by Jeremy Malcolm, Internet lawyer
Nowadays, hacking is something that affects everyone. If your Internet connection is a permanent one, odds are that you are personally on the receiving end of dozens, or even thousands, of attempts to hack into your computer system every day. Even though most hacking attempts are made by bored or curious teenagers ("script kiddies") rather than by serious and skilful crackers, most forms of hacking are a criminal offence no matter who commits them.
Under the current law, hacking is covered by the Federal Crimes Act. The relevant section basically says that anyone who by means of a facility operated or provided by a carrier, with intent to defraud any person and without authority, obtains access to data stored in a computer, may be committing an offence. Legislation which commenced in May this year may also make a hacker guilty of theft for "dishonestly appropriating" computer data which belongs to another person.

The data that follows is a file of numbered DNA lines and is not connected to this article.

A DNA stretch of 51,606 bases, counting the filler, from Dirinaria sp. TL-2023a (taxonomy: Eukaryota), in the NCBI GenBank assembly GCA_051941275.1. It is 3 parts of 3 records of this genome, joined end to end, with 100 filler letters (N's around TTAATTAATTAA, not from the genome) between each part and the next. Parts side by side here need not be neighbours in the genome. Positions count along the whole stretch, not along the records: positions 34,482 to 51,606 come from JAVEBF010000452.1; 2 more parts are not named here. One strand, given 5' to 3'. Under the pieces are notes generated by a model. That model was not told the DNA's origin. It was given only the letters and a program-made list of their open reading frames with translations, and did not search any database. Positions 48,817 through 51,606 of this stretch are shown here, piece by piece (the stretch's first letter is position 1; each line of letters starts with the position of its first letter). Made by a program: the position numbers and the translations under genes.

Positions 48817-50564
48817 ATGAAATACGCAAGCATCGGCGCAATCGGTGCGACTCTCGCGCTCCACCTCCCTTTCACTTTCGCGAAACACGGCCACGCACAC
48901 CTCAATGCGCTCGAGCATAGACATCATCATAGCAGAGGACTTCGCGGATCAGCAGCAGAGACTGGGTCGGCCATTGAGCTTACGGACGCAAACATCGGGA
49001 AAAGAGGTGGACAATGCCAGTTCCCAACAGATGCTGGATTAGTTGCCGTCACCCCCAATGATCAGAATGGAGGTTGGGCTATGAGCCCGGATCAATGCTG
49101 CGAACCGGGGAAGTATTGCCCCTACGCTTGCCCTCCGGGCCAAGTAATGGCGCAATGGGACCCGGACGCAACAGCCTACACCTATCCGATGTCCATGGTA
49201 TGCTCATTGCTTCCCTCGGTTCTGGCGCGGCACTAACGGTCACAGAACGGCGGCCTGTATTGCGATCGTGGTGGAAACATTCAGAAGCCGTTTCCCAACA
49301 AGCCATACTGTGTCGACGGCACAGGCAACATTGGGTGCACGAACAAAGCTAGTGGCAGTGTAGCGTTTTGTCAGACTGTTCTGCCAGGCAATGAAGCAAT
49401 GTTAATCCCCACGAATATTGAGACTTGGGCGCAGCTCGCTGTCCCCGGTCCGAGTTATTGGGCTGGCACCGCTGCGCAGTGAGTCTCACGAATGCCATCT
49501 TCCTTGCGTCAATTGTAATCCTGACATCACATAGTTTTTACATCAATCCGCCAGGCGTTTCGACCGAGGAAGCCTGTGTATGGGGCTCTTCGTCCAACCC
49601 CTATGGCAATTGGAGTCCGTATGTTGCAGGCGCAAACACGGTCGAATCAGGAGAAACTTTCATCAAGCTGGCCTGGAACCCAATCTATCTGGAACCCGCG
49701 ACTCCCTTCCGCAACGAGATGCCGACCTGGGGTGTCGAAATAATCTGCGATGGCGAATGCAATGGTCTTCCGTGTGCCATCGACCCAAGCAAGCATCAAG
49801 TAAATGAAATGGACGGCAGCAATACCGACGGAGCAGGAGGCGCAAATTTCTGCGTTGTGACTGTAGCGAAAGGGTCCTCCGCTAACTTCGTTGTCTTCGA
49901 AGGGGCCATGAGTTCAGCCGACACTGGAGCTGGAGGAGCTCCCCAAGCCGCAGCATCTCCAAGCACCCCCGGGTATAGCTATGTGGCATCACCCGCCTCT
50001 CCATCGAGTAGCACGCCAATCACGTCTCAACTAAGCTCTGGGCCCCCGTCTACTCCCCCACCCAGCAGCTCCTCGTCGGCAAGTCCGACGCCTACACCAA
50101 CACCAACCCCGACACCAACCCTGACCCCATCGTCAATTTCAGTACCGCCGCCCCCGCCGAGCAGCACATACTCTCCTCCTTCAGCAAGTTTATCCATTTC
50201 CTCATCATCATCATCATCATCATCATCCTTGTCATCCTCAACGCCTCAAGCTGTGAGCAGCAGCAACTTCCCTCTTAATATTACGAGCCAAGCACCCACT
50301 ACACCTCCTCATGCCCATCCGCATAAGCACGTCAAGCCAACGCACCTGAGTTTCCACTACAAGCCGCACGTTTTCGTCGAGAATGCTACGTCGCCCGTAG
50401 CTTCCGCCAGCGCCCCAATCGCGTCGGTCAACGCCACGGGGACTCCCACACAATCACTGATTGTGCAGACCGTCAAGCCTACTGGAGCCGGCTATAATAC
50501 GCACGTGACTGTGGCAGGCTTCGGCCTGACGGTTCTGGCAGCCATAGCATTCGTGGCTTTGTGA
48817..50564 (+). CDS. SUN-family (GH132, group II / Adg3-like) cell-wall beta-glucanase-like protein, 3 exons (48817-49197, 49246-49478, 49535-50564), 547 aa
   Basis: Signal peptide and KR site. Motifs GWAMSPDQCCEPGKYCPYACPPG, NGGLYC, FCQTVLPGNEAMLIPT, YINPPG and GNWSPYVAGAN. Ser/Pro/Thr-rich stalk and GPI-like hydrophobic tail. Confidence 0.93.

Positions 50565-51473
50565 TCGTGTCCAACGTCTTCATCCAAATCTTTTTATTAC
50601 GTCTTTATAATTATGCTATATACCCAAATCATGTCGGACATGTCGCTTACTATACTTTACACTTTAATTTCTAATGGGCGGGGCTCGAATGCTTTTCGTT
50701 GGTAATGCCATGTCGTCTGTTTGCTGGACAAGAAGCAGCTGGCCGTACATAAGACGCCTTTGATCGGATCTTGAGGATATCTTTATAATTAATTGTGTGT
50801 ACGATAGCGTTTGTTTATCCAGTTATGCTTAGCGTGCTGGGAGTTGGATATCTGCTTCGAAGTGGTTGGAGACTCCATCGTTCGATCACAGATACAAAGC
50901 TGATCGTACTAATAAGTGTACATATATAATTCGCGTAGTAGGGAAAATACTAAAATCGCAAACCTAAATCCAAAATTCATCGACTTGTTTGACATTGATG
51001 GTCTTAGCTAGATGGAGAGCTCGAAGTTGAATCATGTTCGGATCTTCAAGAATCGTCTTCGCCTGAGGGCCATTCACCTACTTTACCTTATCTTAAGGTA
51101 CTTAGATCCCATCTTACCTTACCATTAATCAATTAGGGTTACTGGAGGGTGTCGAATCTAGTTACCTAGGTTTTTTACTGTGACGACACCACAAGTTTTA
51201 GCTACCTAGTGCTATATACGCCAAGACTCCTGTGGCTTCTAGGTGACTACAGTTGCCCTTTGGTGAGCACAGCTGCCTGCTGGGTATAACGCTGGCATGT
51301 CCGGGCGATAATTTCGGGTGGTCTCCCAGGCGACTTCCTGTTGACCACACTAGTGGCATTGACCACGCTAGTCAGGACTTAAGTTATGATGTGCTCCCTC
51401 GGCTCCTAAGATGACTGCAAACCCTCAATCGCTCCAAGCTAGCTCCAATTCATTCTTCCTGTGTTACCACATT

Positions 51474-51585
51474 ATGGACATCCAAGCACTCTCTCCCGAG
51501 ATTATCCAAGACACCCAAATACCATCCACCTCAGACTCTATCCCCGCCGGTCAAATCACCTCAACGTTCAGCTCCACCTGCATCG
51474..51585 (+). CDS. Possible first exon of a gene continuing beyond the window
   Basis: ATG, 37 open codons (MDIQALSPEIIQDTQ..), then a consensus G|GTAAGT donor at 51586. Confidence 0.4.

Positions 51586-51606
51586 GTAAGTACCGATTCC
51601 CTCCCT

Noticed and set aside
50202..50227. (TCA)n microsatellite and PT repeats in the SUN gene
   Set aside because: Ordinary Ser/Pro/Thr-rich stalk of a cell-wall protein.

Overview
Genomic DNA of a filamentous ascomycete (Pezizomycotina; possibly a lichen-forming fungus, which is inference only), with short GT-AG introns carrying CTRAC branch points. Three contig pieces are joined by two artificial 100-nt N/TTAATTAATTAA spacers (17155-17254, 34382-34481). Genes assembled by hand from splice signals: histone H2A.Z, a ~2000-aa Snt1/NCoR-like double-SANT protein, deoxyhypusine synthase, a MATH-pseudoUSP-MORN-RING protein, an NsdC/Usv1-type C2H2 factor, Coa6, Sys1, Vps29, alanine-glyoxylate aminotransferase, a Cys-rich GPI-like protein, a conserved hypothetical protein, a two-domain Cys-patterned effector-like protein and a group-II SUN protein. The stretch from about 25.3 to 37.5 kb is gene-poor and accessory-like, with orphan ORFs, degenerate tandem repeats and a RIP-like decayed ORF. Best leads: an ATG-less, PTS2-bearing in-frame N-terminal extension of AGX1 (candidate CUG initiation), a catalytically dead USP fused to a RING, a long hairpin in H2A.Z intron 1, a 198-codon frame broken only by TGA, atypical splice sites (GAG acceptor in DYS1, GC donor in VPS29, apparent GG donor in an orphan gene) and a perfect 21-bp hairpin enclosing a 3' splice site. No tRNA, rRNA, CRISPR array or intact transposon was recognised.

Soon, the law is expected to change. The new Cybercrime Act will create more hacking offences, and bring the old ones up to date. For example, it will be an offence to obtain unauthorised access to (or to modify or impair) restricted data, such as data behind a password-protected Web page. In addition, unauthorised impairment of electronic communications will be prohibited, which is intended to cover things like Denial of Service attacks, where the hacker doesn't intend to break into a computer system or network but just to bog it down.
Possession or control of data with an intent to commit a computer offence, and supplying such data, will also be against the law. This which would include possession of a list of hacked passwords, or a trojan virus or other tool that was intended to be used in hacking. The new laws will make it easier for the police to investigate computer offences, too; they will be able for example to require you to disclose any passphrase, password or private key that they need to decrypt encrypted data.